My summer is moving faster than I anticipated. I don’t know about you, but I feel as though I went to be one night at the end of May and woke up in mid-July. With kiddos involved in all the summer camps and sports, it has been a challenge to get a moment to refocus on a decluttering project that I started in May. However, I know that decluttering my kids’ rooms must be complete before all the back-to-school shopping begins, so I intentionally scheduled a few windows of time last week to fully organize their spaces.
A Quick Recap
If you are new here, you may be curious why a site mainly devoted to collecting and sharing the origin stories behind family heirlooms was rerouted this summer. My realization that many of the things filling the areas in my home held little to no value to us anymore, combined with a comment made by my teenage son, launched this entire endeavor.
Suddenly, I glanced around and saw that clutter consumed each free space until no empty places remained for the items we truly treasure. I knew that severe action needed to occur. The goal for me is not to obtain perfection. It is gaining pretty. Pretty means functionality, with ease in maintaining while keeping and displaying the things I love and cherish.
So here we are, in the throws of the largest decluttering project we have ever tackled, but the freedom already gained has been worth the time invested. So far, I have conducted a complete closet clean-out and purged all the books, and this week I conducted a bit of a refresh on both my kids’ bedrooms.
The start of the school year is just around the corner, and before I begin to purchase new uniforms or school supplies, clearing out the rooms of our teenage boy and a nine-year-old girl is vital. These two individuals could not be more different, and one can tell this the moment they step into each of their spaces.
Our son is organized and neat, so I knew his room required very little decluttering. Our daughter is the complete opposite. Her room is a collection of scrap paper, broken crayons, doll clothes, and stuffies, with which she holds a passionate, emotional bond. Therefore, negotiating any purging is met with fierce resistance. Does anyone else have a child like this?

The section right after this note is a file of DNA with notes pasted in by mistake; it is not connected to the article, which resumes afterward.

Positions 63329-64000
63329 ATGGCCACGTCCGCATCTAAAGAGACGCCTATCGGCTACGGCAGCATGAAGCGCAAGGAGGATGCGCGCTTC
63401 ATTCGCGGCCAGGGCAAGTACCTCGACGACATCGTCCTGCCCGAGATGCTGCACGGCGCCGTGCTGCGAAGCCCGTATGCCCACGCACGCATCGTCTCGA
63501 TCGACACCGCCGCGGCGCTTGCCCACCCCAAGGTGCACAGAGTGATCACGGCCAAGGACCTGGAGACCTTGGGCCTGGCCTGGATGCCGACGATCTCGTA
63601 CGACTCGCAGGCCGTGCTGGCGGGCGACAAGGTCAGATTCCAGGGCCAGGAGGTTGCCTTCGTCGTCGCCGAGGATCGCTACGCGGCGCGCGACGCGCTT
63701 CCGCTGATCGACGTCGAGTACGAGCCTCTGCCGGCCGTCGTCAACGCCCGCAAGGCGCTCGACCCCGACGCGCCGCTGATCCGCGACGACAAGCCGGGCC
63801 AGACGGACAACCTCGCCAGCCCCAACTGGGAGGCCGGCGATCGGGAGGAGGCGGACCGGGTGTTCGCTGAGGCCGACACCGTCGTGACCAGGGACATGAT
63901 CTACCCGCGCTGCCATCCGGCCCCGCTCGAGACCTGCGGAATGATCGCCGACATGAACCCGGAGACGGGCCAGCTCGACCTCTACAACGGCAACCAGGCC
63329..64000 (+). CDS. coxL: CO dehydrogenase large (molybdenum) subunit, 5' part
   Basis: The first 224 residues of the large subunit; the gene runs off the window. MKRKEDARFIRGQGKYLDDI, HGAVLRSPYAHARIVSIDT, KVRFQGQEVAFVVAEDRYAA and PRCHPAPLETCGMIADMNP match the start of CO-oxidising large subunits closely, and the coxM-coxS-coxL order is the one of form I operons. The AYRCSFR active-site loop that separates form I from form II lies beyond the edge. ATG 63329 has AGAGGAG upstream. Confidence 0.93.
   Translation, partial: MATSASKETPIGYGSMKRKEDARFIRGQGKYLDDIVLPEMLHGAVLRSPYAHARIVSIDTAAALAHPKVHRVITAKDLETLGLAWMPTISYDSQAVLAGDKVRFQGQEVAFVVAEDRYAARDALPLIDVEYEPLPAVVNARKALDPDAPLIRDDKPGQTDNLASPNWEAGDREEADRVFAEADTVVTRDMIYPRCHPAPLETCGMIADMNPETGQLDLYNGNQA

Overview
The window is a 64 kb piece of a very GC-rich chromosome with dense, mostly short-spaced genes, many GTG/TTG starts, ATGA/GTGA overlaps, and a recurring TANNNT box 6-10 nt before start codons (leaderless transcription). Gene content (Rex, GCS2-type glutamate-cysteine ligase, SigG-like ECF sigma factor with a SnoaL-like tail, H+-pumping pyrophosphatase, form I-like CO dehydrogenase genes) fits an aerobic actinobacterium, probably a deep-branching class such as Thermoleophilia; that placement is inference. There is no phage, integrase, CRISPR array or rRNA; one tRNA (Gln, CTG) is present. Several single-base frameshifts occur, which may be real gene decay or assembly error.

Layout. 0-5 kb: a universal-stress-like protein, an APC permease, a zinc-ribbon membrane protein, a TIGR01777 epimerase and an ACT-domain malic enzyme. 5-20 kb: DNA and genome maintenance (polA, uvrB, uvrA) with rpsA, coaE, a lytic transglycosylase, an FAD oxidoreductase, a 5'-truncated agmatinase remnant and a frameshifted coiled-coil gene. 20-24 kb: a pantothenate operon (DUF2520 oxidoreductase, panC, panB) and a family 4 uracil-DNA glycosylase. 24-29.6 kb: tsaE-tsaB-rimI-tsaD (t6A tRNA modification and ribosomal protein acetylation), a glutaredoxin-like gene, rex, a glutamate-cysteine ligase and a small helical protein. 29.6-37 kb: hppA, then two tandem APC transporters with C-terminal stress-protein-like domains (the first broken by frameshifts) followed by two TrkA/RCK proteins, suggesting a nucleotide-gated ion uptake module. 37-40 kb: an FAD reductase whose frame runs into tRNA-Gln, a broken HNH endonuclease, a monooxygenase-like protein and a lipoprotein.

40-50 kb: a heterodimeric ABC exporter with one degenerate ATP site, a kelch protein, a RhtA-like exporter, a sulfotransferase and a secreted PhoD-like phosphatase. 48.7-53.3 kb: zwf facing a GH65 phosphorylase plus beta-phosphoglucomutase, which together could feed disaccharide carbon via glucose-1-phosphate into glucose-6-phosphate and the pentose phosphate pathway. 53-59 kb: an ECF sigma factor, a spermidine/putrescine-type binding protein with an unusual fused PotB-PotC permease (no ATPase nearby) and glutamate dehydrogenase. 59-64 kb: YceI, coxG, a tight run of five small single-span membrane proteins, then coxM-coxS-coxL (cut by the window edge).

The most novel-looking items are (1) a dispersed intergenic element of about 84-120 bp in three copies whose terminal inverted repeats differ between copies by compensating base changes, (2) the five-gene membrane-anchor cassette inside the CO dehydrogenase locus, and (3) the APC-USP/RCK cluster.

I knew that a small struggle might occur, but the project needed handling, so once again, I did what I always do, I grabbed several trash bags, a donation box, and my timer and headed to tackle their rooms.
You may be looking to child organize ren’s bedrooms, too. If so, below is a quick tip checklist I created just in case anyone wants to purge these areas but doesn’t know where to start.
10 Quick Tips to Decluttering Kid’s Rooms
1. All Hands On Deck. No one is free from this activity. Even if it is not their designated room, they can still help carry out trash or donation bags. We try our best to foster teamwork situations.
2. Do Not Assume. Once I gathered the kids, I sent them to their rooms with specific guidelines on how to start clearing out their closets. Half an hour later, I went upstairs and found that one had pulled out everything from the closet and sat in a trance-like state in the middle of the clothing pile now littering the floor, without the furthest idea of what to do next.
At the same time, my other child spent the cleaning time crafting a tiara out of pipe cleaners and glitter. After I witnessed this, I knew a more hands-on approach might be the best route.